Articles About Birds

1. A Few Words In Praise of Birds

2. The Best Time for Bird Watching

3. The Joy of Bird Watching

4. Bird Watching and How To Attract Birds  

5. How To Take A Bird Watching Vacation

6. Learn The Basics of Bird Watching


The following Article contributed by Susie Lear

An Illustrious Hobby - Famous Birders

Bird watching is sometimes seen as a hobby for people of a somewhat eccentric lifestyle – a quiet occupation, on the fringes of society. However, nothing could be further from the truth. In actual fact, a great many powerful, influential and charismatic people have been drawn to the pleasures of birding. From rock stars to politicians and even presidents, plenty of famous people have extolled the delights of unwinding with a pair of binoculars and appreciating the simple, enchanting joys of observing birds in their natural habitat. Here are just a few of the world’s most famous birders:

JIMMY CARTER

Jimmy Carter, who was the 39th President of the United States, is an avid outdoor enthusiast. Despite the quite considerable pressures of his former office, he always liked to escape into the natural world in order to recuperate his energies within the peace of nature. In his memoir ‘An Outdoor Journal’, Carter has recounted the childhood experiences of hunting and fishing in the wilds of Georgia, and spending days happily lost in the woods, watching the birds flitting from tree to tree. This outdoor childhood gave him a considerable grounding in natural knowledge, and a love of nature (particularly its birds) which has remained with him throughout his life. His enthusiasm for bird watching is such that he even made time during important trips to the Middle East to observe the avian life of Israel – “I’ve been bird-watching in Israel with both Palestinians and Israeli bird-watchers, who’ve gone out with me early in the morning, both inside Jerusalem and in other places” he told reporters. He remains a staunch advocate of naturalism, and believes that Americans should do as Valore Books suggest and learn more about the ways of the natural world.

JONATHAN FRANZEN

Pulitzer Prize winner Jonathan Franzen has brought journalistic approbation upon his head for displaying both embarrassment and scorn for the hobby of bird-watching – despite his own avid participation. Franzen has described himself as experiencing a “creeping sense of shame” while birding – “I couldn’t bear to use my binoculars for more than a few seconds” - which has earned him the disapproval of Slate reporter Laura Helmuth. “In birding, as in life in general, don’t be like Jonathan Franzen. Don’t let neurosis, self-involvement, and pride inhibit your enthusiasms” she warns. Nonetheless, despite his conflicted attitude towards his hobby, Franzen has written several New Yorker articles about birding, fought to raise awareness of the mass deaths of songbirds worldwide, and spoken of the deep sense of connection he feels for birds - despite ruefully acknowledging that he considers his passion more of an “addiction” than a hobby. He also features prominently in the HBO documentary program “Birders: The Central Park Effect”.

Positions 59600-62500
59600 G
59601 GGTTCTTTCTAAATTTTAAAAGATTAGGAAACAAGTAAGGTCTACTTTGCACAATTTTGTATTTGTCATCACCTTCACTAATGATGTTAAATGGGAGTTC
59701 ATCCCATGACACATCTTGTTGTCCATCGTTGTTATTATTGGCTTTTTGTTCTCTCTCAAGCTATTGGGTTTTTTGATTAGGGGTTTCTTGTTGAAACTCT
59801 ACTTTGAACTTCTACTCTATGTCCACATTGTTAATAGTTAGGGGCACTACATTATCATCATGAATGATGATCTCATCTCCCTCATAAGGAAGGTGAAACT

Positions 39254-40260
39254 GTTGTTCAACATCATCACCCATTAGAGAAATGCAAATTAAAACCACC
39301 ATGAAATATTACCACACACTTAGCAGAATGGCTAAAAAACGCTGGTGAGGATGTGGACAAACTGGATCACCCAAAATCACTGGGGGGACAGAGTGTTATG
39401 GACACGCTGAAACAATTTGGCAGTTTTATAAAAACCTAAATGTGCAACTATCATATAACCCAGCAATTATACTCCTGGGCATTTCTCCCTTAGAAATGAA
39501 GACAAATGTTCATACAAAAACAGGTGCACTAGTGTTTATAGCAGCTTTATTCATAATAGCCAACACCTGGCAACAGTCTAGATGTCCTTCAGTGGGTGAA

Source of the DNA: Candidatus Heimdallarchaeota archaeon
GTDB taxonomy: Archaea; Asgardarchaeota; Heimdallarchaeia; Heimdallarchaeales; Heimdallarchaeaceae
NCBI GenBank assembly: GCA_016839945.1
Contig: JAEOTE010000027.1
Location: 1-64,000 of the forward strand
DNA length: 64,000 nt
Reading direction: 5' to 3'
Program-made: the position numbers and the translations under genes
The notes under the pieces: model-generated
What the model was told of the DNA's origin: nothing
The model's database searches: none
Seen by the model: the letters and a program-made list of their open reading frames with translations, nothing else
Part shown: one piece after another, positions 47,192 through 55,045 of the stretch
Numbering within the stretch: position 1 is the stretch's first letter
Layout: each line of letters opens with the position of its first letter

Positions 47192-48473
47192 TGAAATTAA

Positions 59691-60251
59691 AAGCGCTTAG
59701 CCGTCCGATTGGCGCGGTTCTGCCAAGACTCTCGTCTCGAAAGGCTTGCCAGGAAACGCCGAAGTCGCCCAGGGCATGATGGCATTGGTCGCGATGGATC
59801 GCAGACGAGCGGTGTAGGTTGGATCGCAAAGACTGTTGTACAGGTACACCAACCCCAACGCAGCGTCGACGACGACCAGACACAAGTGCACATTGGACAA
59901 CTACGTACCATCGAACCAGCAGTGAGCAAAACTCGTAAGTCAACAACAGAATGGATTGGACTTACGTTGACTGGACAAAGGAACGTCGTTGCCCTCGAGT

PAUL MCCARTNEY

The ex-Beatle and founder of the appropriately named ‘Wings’ is so fond of birds that he supposedly even struck a deal with the estate of his bitterly estranged ex-wife Heather Mills in order to save one of his birding hides during divorce proceedings which were otherwise exceedingly acrimonious. Of course, Britain is a nation of confirmed bird-lovers, so it is perhaps little wonder that Macca should participate enthusiastically in his national pastime. McCartney’s love of birds appears to be longstanding and unfaltering – unlike his unfortunate marriage to Mills. As a teenager, McCartney was an avid viewer of BBC nature program ‘Look’ – even writing to the producers in order to ask for “the drawings of them ducks, if you’re not doing anything with them” (his request, sadly, went unfulfilled).

SEAN BEAN

Renowned for playing warriors, tough guys, and stony-faced leaders, in his spare time British actor Sean Bean indulges a passion for nature which may have confused Boromir or Eddard Stark. He has a great love of Ken Loach’s 1969 film ‘Kes’, about a young, neglected and bullied boy who finds a degree of self-fulfillment through raising a kestrel. Bean even had a kestrel himself as a boy – “I used to have a kestrel. I had a license for it” – and his love of nature has persisted into adulthood. “I was fascinated by wildlife when I was younger…and natural history…and it’s something I still am interested in”. He is also a keen gardener, and fills his carefully cultivated trees with bird boxes, which he constructs himself in his garage.

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